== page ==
• become habituated to noises, objects and activities in their environment.

Habituation and socialisation occurs early in cats - mostly before 8 weeks of age. In a boarding cattery it is unlikely that kittens under 8 weeks old will be boarded (if they are, they should still be with their mother). They would be very susceptible to disease and would need an appropriate environment in which to undertake such learning.

8.0Animal Handling and Interactions
8.1All people responsible for the care of the animals must be competent in the appropriate handling of each animal to protect it from pain, suffering, injury or disease.

Cats must always be handled humanely and appropriately to suit the requirements of the individual cat and to minimise stress and distress, such as anxiety, fear, frustration and pain. Cats must never be punished so that they are frightened or exhibit aversive behaviour.

People must have the competence to handle cats correctly and be able to identify cats that are anxious or fearful about contact.

Scruffing of cats (picking up a cat by the scruff of its neck) must not be done except as an absolute last resort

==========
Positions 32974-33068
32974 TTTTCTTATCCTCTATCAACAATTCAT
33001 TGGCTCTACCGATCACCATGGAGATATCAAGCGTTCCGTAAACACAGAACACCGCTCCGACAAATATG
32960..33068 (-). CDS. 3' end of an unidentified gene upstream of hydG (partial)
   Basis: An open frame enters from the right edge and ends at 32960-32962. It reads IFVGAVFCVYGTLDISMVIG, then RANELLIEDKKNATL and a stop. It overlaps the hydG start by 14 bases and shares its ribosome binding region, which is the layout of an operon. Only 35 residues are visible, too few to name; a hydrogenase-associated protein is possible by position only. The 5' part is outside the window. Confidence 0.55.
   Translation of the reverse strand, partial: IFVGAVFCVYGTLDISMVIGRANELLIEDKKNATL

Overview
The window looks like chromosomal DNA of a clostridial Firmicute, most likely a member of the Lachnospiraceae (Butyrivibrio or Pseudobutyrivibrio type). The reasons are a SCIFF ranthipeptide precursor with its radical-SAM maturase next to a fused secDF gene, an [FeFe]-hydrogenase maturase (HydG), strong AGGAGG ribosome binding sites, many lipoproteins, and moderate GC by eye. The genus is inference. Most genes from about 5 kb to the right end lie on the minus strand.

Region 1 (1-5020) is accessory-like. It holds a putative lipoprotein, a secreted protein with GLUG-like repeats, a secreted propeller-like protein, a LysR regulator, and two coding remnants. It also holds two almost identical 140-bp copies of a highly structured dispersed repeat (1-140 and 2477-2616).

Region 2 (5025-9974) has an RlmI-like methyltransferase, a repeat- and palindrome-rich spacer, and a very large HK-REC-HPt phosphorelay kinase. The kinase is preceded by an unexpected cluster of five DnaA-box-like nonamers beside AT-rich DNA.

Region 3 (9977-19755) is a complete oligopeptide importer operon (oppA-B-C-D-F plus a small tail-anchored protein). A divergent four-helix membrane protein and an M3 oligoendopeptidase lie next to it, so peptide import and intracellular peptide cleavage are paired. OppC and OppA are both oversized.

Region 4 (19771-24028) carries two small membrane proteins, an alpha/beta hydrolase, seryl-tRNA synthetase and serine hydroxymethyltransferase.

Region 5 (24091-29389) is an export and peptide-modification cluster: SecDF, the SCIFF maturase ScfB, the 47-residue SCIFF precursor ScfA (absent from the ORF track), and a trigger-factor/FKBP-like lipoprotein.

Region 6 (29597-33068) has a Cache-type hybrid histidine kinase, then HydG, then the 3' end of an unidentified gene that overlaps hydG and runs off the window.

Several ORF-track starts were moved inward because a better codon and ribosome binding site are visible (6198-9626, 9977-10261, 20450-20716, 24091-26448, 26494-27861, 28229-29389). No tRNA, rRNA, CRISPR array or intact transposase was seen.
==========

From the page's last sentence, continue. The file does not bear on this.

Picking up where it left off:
The animals must be kept separately or in suitable compatible social groups appropriate to the species and individual animals. No animals from a social species may be isolated or separated from others of their species for any longer than is necessary.

Cats from different households must never share a unit. Where cats from the same household share a unit, the owner's written authorisation must be obtained and cats must be monitored. Consent from the owner must also include authority for separating cats, should problems arise.

Higher StandardWhere more than one cat share a unit daily behavioural observations are recorded - these should especially focus on any signs of stress/aggression.
8.3The animals must have at least daily opportunities to interact with people where such interaction benefits their welfare.

Cats must receive human interactions specific and appropriate to the individual cat, and its needs reassessed daily.

A cat must never be forced to interact with a person/people, and a cat must be able to avoid people should it wish.

9.0Protection from Pain, Suffering, Injury and Disease 

Written procedures must:

  • (a) be in place and implemented covering:
    • i. feeding regimes,
    • ii. cleaning regimes,
    • iii. transportation
    • iv. the prevention of, and control of the spread of, disease,
    • v. monitoring and ensuring the health and welfare of all the animals,
    • vi. the death or escape of an animal (including the storage of dead animals);
  • (b) be in place covering the care of the animals following the suspension or revocation of the licence or during and following an emergency.

The procedures must demonstrate how the conditions outlined in this guidance are met.